Holes in my kale
Hello! I recently planted some Kale, and I've noticed some holes are appearing in the leaves of some of my kale (not all). I've attached a picture. What can I do to get rid of them in a sustainable way?
I think you are having a problem with the cabbage worm but your picture is a little vague so I have added a couple pictures and a description, of the bugs that may be bugging you.
Let me know if you see any of these worms or butterflies in your garden.
If you have the cabbage worm they are easy to find, look on the underside of your leaves.
Cabbage worms are 1 to 1 1/4-inch light green caterpillar with one yellow stripe. It chews foliage, and produces soft green excrement. Its bullet-shaped whitish yellow eggs are laid singly on leaves. The adult is a white day-flying butterfly with three to four black spots on its wings. It over-winters as a pupa in the soil. Several generations occur each year and your problem should subside in the cooler weather of fall.
The easiest way to control the cabbage worm in a small garden is to check along the stems and between leaves for the gelatinous eggs and green caterpillars. They are easy to find and pick off. You can feed them to your chickens or kill them and put them in your compost.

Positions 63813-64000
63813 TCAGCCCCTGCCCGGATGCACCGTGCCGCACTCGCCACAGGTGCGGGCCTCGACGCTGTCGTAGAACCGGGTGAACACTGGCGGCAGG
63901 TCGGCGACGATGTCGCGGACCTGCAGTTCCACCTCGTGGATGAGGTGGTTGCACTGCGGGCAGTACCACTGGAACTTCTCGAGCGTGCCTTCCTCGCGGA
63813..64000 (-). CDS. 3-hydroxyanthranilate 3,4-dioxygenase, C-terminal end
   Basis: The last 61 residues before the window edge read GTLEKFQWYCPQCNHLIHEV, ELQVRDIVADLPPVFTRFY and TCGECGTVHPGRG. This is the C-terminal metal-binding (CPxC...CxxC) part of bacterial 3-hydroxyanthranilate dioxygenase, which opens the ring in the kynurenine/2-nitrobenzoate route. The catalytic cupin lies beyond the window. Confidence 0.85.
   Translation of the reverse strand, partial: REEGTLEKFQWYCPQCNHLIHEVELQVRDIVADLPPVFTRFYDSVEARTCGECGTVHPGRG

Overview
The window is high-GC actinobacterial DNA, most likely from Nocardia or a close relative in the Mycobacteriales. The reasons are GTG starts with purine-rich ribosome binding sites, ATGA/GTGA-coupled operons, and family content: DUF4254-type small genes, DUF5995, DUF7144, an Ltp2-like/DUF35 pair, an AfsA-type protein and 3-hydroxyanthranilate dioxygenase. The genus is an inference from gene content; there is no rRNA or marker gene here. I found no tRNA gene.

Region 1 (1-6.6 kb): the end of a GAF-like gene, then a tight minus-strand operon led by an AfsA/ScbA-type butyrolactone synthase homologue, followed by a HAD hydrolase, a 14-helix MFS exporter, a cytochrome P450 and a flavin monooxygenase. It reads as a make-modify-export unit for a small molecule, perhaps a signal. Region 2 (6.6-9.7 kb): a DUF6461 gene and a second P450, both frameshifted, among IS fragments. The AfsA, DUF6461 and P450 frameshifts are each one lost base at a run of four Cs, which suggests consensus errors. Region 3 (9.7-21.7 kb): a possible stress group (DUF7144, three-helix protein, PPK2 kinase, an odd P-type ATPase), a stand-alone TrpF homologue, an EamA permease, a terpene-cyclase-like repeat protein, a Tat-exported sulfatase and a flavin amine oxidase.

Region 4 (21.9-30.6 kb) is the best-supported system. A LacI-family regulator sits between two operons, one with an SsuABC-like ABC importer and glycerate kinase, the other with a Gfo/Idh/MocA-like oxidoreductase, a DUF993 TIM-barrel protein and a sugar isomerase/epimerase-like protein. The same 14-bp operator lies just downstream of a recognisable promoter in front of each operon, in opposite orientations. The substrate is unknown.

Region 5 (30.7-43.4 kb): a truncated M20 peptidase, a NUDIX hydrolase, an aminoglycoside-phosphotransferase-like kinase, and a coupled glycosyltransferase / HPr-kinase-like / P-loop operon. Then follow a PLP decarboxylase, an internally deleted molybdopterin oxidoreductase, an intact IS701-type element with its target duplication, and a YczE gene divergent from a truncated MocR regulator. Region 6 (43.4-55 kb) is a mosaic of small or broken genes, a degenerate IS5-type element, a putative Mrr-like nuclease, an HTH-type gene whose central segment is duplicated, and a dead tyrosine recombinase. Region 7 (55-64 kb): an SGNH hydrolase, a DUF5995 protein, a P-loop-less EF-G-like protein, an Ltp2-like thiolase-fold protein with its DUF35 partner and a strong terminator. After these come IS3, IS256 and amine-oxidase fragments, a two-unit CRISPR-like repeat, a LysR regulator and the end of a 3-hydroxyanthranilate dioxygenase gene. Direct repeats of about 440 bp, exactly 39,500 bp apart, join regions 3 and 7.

You can also use parasitic wasps, ground beetles, soldier bugs and lace wings which are all natural predators of the cabbage worm and moth. You may need to tolerate a little damage to avoid using pesticides but it is well worth it and you can still eat the leaves even with the holes.
You can also use biological controls with Bacillus thuringiensis, known as Bt, sold as Dipel or Thuricide. The Bt bacteria kills only true caterpillars and is safe for people, pets, wildlife and other types of insects.
You can also prevent damage by covering your plants with a floating row cover sold as ReeMay. These polypropylene fabrics allow air, light and water through, but prevent the butterflies and moths from laying their eggs on the plants.
Let me know how your kale grows and if you are able to stop the chewers and harvest the beautiful kale you have planted.